Julia Solomonoff’s third feature finds the accomplished Argentine director in a naturalistic year-in-the-life mode, examining the somewhat aimless expatriate life of a Buenos Aires soap opera hunk in Brooklyn and Manhattan. As in her 2009 film, The Last Summer of La Boyita, Solomonoff here exhibits a scrupulous control of her material and milieu that’s all too rare in episodic, humanistic indie-movie life studies. There’s nothing fussy about any shot of Nobody’s Watching, but there’s also no shot wasted, and no shot that doesn’t communicate something vital about the city or her protagonist, the blond and heartbroken Nico (played by Guillermo Pfenig, who was awarded the prize for best actor at this year’s Tribeca Film Festival.) For Nico and Solomonoff, who teaches in New York, the city is nothing like it tends to be in movies: It’s no romantic backdrop, libertine wonderland, hellish crimescape or an open-minded anything-goes setting for reinvention. Instead, it has streets and staircases and cramped audition spaces where Nico, who can pass as an American white boy until he speaks, mostly goes unnoticed. New York isn’t where he finds himself; it’s where his selfhood gets dissolved.
Anonymity at first seems a novelty: He takes babysitting jobs, and while sitting in a park with an infant he overhears women speaking in Spanish about how much he looks like an actor on the soap Rivales — and how they don’t need to stop talking about him because clearly this blond dude can’t understand them. Since he looks well-heeled, and he’s often got a baby strapped to his chest, he takes up shoplifting as a hobby, and Solomonoff doesn’t bother wringing his drugstore theft for suspense. He knows he won’t get caught, and we’re encouraged to believe he’s right. Late in the film, he points out, with some weariness, that nobody watches the security cameras that have certainly captured his stealing, but it’s unclear whether he recognizes that his hair and skin have protected him from scrutiny. He’s never profiled the way a Latino immigrant often is, but he does face a curious stereotyping: American casting agents and producers have no work for a Latino man who looks Caucasian but speaks with an Argentine accent. So, Nico takes babysitting jobs and wanders the city, shoplifting and auditioning, telling his mother via Skype that he’s getting acting work, all as Solomonoff teases out the hurt in his backstory. Up north, Nico, who is gay, feels more free to be open about his sexuality, but that man he loves, of course, is back home, married with kids.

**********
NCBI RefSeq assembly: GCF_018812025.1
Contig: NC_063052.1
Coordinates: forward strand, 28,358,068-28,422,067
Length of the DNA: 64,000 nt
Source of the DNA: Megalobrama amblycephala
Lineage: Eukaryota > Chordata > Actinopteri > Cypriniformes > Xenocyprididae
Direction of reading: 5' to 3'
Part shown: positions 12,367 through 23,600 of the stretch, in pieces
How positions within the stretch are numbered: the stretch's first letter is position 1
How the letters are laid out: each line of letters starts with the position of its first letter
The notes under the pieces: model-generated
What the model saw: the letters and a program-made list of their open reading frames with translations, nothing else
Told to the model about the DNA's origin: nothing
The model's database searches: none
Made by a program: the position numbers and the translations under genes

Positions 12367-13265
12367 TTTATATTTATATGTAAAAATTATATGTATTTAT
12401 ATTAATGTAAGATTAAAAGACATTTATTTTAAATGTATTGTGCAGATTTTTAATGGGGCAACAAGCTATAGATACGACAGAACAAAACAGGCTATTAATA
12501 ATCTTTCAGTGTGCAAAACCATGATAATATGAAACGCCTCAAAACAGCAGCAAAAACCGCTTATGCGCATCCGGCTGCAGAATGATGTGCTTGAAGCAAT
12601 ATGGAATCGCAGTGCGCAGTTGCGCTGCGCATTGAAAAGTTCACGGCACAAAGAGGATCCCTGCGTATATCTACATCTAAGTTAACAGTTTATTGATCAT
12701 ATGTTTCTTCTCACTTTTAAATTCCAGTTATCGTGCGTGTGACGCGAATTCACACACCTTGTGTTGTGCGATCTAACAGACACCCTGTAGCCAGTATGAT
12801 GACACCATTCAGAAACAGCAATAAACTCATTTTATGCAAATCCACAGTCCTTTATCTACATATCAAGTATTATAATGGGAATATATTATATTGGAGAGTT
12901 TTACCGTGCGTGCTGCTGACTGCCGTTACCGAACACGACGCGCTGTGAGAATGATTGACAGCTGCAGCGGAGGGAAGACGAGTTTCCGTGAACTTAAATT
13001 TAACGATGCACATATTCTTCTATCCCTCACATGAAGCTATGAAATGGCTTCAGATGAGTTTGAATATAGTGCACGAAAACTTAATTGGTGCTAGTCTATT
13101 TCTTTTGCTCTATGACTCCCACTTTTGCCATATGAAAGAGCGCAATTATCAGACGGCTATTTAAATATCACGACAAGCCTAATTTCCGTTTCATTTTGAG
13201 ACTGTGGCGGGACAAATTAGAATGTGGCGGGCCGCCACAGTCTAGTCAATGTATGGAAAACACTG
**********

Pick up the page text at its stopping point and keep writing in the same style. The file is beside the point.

Solomonoff has crafted an arresting tale of privilege and displacement, of the ironies of navigating American society as an outsider, of what newcomers expect of New York and what it actually offers. Occasionally, Nico receives a visitor from back home, and his life and the city brighten: He goes to a rooftop Halloween party with another actor, and the night pulses with possibility. Nico performs the role of the busy, in-demand, totally cosmopolitan New Yorker, when in actuality he often has nothing to do but sulk by the waterfront; Pfenig, who is almost always onscreen, reveals to us through grimaces and pained eyes the toll of Nico’s performance, but also the stubbornness, disbelief and disappointment that he tells himself nobody sees because nobody’s watching. But he fears they are. If he can’t make it here, can he make it anywhere?
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